On Mon, Mar 21, 2016 at 6:13 PM, David Schweikert
But isn't that a problem? It means that you are going to have many
copies of the same policy, as it was when the customers copied it.
Aren't you worried about the difficulty of updating the policy
Yes, a little. I think how concerning this is depends (as you implied) on
how specific (or prone to staleness) the policy is. A statement like "I
will always have a CA-signed cert and an MX matching this pattern" is
scarcely any more prone to staleness than the provider's MX records, which
users already copy into their zone. A statement like, "My certificate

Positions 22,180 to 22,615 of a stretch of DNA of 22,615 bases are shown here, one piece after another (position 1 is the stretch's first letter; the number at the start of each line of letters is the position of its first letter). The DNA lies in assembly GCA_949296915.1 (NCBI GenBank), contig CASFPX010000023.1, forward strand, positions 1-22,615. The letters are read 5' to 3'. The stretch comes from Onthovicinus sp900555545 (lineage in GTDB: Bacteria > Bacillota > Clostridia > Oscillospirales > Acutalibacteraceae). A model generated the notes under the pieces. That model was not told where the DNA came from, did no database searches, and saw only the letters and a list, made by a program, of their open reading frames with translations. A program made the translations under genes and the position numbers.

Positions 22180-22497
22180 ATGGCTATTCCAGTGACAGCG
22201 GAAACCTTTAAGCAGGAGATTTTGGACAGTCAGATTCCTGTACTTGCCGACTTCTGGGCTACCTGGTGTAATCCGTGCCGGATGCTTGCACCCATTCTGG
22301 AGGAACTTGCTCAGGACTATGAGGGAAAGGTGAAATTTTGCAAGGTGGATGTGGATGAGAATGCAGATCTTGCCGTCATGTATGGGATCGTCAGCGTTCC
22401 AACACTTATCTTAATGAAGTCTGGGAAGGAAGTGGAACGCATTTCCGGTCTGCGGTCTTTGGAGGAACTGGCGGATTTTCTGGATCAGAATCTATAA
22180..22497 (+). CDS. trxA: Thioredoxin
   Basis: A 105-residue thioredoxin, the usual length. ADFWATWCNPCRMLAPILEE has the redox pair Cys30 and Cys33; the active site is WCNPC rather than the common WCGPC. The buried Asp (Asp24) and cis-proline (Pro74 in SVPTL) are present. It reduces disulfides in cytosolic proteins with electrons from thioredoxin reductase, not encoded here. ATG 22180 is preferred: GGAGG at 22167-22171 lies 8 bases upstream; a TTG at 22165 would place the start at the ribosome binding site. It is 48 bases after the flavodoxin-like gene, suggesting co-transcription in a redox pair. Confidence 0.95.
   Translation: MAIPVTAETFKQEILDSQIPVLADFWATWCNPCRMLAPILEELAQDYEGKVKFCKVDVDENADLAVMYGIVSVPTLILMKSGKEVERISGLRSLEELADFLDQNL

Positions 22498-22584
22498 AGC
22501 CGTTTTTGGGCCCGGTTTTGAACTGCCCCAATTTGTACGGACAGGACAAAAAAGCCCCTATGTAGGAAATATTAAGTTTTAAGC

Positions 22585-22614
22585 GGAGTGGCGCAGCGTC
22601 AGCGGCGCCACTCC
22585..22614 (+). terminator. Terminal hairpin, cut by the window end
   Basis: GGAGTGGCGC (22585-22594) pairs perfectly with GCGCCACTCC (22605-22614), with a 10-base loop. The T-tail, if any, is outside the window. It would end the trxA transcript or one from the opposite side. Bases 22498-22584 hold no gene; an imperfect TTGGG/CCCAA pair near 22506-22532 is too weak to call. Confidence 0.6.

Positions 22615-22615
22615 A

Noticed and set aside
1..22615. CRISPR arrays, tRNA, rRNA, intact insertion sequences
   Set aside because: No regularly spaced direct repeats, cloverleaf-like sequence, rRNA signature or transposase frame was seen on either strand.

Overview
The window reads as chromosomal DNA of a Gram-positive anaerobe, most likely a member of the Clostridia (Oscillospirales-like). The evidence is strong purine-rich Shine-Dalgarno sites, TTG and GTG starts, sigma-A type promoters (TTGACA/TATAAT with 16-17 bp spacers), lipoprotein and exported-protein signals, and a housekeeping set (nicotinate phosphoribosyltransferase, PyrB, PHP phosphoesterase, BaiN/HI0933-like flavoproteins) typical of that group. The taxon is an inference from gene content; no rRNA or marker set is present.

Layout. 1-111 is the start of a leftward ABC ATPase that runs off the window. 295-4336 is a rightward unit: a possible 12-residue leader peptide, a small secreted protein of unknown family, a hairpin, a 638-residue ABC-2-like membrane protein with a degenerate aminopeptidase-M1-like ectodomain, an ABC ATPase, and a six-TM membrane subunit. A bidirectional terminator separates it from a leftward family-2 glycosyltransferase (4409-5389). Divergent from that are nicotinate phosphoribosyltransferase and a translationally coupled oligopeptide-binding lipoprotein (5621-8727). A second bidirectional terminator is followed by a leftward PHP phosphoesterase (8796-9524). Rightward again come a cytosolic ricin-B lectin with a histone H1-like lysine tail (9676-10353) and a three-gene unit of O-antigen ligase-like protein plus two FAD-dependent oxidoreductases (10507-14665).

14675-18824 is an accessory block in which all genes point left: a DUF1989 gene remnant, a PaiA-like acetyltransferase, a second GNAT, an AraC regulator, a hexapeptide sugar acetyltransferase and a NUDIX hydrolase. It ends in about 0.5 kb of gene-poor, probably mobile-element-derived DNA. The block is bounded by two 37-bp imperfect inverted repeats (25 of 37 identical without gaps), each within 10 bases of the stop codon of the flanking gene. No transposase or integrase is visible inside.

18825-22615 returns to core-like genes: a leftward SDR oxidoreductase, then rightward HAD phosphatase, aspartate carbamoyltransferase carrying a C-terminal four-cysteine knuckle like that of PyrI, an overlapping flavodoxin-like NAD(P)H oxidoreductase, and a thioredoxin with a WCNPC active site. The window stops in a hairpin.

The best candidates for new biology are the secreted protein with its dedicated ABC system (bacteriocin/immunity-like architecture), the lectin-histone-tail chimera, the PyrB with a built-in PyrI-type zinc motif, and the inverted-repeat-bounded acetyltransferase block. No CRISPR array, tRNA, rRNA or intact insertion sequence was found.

fingerprint is X" is, as you implied, probably more prone to staleness.
I think there are a couple of options for addressing this that involve some
mechanism of policy "pointers". For example, you could instead say that the
policy RR (_smtp_sts.example.com) is merely a pointer to either a HTTPS URI
(which contains the policy potentially served via an SNI-aware server) or a
new DNSSEC-served record (depending on your preferred authentication
mechanism). By this approach the perishable bits of a policy can be hosted
by the MX provider and the *existence* of a policy still indicated by the
policy domain owner.
This is something we haven't addressed in the current draft in part
because, I think, the current policies are mostly non-perishable, but I
think such a mechanism may make sense (either now or as a feature of an
expanded mechanism that includes certificate pinning or similar, more
brittle specifications). What do you think?
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